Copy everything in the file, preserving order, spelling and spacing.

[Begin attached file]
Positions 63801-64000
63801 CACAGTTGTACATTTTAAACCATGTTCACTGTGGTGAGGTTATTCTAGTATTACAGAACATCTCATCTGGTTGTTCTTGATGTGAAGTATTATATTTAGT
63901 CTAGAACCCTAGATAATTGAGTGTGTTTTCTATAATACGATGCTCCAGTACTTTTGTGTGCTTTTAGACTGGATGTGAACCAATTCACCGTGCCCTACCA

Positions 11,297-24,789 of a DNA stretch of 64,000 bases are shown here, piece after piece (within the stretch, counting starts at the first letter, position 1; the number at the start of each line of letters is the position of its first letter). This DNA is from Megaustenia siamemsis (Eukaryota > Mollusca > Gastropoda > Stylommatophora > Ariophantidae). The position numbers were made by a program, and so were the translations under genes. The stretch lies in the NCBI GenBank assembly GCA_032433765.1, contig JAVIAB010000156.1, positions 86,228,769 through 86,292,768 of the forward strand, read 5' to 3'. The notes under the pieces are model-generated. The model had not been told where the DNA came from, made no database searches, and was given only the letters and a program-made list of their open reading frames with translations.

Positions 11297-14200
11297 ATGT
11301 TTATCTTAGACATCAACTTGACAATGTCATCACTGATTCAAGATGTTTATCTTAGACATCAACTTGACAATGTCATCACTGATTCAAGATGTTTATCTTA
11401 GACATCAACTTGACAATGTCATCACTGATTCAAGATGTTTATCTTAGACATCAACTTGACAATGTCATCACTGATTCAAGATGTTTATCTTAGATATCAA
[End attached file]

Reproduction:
Positions 63801-64000
63801 CACAGTTGTACATTTTAAACCATGTTCACTGTGGTGAGGTTATTCTAGTATTACAGAACATCTCATCTGGTTGTTCTTGATGTGAAGTATTATATTTAGT
63901 CTAGAACCCTAGATAATTGAGTGTGTTTTCTATAATACGATGCTCCAGTACTTTTGTGTGCTTTTAGACTGGATGTGAACCAATTCACCGTGCCCTACCA

Positions 11,297-24,789 of a DNA stretch of 64,000 bases are shown here, piece after piece (within the stretch, counting starts at the first letter, position 1; the number at the start of each line of letters is the position of its first letter). This DNA is from Megaustenia siamemsis (Eukaryota > Mollusca > Gastropoda > Stylommatophora > Ariophantidae). The position numbers were made by a program, and so were the translations under genes. The stretch lies in the NCBI GenBank assembly GCA_032433765.1, contig JAVIAB010000156.1, positions 86,228,769 through 86,292,768 of the forward strand, read 5' to 3'. The notes under the pieces are model-generated. The model had not been told where the DNA came from, made no database searches, and was given only the letters and a program-made list of their open reading frames with translations.

Positions 11297-14200
11297 ATGT
11301 TTATCTTAGACATCAACTTGACAATGTCATCACTGATTCAAGATGTTTATCTTAGACATCAACTTGACAATGTCATCACTGATTCAAGATGTTTATCTTA
11401 GACATCAACTTGACAATGTCATCACTGATTCAAGATGTTTATCTTAGACATCAACTTGACAATGTCATCACTGATTCAAGATGTTTATCTTAGATATCAA